How much do you want this information?
Are you willing to give me your personal information to get it? Even though you know that means I could probably start nagging you endlessly?
These are the questions we are asking our website visitors every time we ask them to fill in a form to get a piece of content. This is “gated” content. There is a gate in front of it, and their contact information is the key.
Ungated content is not guarded by a form. Anyone can see it and download it anytime.
In my experience, most Microsoft Dynamics partners gate content such as white papers, reports and pricing calculators. Newsletters and blog posts are hardly ever gated. (Unless the site requires you to sign up for a subscription, but this is an entirely different model.)
I have seen some companies that ask you to fill out a form before you watch a video or view an infographic. This is just ridiculous. Have they ever heard of YouTube?
The argument FOR gated content:
When someone fills out a form on a website in exchange for a piece of content, somewhere a marketing person is smiling. They know that they can use this contact information.
- They can track it in their CRM system and report is as a lead, which makes the boss happy.
- They can continue to market to this person with relevant content and messages and patiently nurture it into a sale. (This makes the boss happy too.)
- The marketer can analyze the numbers to see what piece of content is most appealing to prospects and can plan future campaigns.
The argument AGAINST gated content:
Most people today are feeling information overload; they know that if they fill out a form, they will get more emails from you.
- The prospect will refuse to fill out the form and will leave your site, which means they will not see your valuable content.
- The prospect will give a bogus email address such as firstname.lastname@example.org which just clutters up your CRM system.
My Bold Decision
Two years ago we had more than a dozen white papers on the CAL Business Solutions website that were gated. I did it that way because that was the way it had always been done.
As you know from my last post “How Much Information Should You Provide On Your Website” my online philosophy is “Just Be Open”. And I realized that I was not being true to that. After all, the whole point of outbound marketing is to educate your audience.
So I made the decision to ungate ALL of our content (except one piece). Let’s just give it all away for free. Three things helped me make this decision:
1) I wanted my content seen by as many people as possible. I made sure it was well branded for my company, so that anyone reading it would easily know who to call for more information. I firmly believe that the company that provides the most information will earn the prospects’ trust.
2) We do not use a fancy marketing automation system. So even though we were collecting the contact information we were not doing a great job of using it anyway. It was a very manual process to sort through the downloads and figure out who was a real prospect. And even if we did, I don’t feel that sending emails to these “cold leads” is the best use of our marketing efforts.
3) I use www.visitinsight.com to track my website visitors so I can see which companies visit my website and which pages they view. That way I know what content is the most popular. I can do this discretely without asking the prospect to tell me what they want.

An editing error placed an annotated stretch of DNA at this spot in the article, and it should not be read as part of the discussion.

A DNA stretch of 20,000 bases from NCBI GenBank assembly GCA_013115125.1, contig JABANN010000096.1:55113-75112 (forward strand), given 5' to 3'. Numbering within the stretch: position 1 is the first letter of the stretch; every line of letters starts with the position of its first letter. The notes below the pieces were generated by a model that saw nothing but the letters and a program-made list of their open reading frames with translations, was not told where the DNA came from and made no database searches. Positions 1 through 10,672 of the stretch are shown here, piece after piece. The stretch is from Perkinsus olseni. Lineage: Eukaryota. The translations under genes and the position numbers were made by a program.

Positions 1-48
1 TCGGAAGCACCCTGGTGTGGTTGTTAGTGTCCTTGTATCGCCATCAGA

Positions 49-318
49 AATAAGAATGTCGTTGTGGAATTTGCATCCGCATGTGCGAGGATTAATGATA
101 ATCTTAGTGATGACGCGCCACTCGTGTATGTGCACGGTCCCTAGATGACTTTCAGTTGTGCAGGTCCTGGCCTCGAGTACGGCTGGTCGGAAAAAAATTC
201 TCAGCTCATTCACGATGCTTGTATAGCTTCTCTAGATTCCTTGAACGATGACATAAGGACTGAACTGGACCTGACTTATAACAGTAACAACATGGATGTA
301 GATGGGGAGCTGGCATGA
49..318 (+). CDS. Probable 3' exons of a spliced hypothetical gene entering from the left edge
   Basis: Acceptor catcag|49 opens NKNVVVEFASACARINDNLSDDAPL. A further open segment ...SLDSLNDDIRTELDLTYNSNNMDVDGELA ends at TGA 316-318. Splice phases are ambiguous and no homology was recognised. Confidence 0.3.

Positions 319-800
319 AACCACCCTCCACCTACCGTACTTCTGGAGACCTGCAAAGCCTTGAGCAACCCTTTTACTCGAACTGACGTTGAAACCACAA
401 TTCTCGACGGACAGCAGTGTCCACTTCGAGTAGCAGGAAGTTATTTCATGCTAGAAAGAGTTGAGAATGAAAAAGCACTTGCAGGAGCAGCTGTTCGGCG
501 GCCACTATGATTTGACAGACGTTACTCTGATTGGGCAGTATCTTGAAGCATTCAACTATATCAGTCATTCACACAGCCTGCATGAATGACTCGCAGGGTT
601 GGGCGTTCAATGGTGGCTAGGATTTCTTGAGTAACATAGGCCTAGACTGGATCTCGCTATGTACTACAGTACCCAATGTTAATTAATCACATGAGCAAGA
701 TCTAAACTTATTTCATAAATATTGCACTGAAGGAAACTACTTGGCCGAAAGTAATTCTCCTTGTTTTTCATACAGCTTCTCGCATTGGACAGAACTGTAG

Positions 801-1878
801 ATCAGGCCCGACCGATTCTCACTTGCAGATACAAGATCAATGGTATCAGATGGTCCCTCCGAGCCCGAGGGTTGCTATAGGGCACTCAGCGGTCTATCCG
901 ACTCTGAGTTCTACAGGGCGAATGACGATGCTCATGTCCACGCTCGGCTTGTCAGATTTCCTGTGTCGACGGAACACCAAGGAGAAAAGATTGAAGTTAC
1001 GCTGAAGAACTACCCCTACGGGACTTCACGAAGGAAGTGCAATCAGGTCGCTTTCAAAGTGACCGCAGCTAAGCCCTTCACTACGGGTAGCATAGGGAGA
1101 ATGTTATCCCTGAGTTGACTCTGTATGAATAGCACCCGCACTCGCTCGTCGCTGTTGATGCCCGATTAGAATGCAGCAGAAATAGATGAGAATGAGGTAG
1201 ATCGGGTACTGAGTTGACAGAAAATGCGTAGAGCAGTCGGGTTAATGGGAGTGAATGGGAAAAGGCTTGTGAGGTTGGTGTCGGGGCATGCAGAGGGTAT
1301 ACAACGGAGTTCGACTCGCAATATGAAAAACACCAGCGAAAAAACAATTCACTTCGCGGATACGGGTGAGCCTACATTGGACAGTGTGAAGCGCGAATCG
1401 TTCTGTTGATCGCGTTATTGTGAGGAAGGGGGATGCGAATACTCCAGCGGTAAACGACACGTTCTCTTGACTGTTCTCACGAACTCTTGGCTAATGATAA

I made one exception to our new open gate policy. I still require people to provide their contact information to use our Dynamics GP Quick Quote tool. This is information that is hard to get somewhere else. Plus, information about their company is needed in order to personalize the quote and I feel that a real prospect will see the value in this.
This decision has worked very well for us. Our website traffic, and Dynamics GP sales, continue to go up.
I do realize that not every marketer has the freedom to make a decision like this for their company, but it worth consideration.
As a compromise, I have seen a few companies that require just one registration form that “unlocks” their entire library of content, versus asking someone to sign up for each piece.
If you do have gated content, please don’t scare prospects with your form. Some forms are a page long and ask for industry, revenue size, purchase timeframe, name of firstborn child, etc. As a marketer you don’t have the right to expect all this information so early on in your relationship with a prospect.
When I had forms for my white papers I asked for only minimal information. Name, Company, Email. If it is a real company email address, I can find the rest of the contact information on my own. If it is a generic @hotmail or @gmail, that means the person doesn’t trust me with their real email address and they are not ready to be contacted anyway.
I find that people, including myself, are especially hesitant to put their phone number on a form. I know that a marketer can find my company phone number online if they want it. But if I willingly give it to them on a form this is basically a direct invitation to call me. And I don’t like getting phone calls.
For me personally, there is plenty of content out there that I can get for free. But if there is something that I am truly interested in, from a source that I don’t mind hearing from again, I will play the game and give my contact information (without my phone number).
I’d be interested to know your opinion as a marketer and as a consumer – is gated or ungated content better?
By Anya Ciecierski, Collaboration Works Marketing
Follow me on Twitter: @AnyaCWMktg